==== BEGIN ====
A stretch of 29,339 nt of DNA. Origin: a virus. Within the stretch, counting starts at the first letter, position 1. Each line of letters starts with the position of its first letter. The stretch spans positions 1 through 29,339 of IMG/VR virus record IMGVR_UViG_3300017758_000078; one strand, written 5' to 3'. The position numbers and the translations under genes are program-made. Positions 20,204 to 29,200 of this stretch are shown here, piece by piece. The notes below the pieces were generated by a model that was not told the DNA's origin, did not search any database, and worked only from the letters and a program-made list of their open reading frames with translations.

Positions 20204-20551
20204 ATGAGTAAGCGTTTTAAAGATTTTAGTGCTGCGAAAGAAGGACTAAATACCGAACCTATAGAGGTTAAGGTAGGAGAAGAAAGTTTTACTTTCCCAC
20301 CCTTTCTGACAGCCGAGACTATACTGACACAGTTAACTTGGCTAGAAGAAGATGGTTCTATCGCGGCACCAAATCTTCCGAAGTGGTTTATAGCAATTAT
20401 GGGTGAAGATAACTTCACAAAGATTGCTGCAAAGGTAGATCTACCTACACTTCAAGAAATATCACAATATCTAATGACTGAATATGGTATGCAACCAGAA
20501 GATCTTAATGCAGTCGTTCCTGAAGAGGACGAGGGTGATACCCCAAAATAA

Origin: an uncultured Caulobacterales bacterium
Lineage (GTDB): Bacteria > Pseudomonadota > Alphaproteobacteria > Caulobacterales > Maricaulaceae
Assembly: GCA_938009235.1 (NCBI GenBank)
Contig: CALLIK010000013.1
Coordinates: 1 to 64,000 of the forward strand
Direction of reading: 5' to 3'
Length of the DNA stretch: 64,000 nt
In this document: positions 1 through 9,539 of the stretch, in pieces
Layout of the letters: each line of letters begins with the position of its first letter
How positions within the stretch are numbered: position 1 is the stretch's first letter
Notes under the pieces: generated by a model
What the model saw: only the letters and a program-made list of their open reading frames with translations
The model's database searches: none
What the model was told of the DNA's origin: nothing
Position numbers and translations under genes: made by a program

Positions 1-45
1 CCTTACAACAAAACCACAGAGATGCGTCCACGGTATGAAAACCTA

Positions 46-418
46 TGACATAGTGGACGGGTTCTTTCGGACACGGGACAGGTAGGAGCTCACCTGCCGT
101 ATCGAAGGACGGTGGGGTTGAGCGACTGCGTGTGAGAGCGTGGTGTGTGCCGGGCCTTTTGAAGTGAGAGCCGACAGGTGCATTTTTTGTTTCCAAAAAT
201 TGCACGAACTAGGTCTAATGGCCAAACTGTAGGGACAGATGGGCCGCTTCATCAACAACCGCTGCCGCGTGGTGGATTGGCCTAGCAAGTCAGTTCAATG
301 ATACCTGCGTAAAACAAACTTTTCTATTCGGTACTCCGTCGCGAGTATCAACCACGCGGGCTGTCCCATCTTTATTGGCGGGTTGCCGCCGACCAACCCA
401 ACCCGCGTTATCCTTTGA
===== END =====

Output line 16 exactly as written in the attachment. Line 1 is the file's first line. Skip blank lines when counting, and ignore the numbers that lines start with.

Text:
How positions within the stretch are numbered: position 1 is the stretch's first letter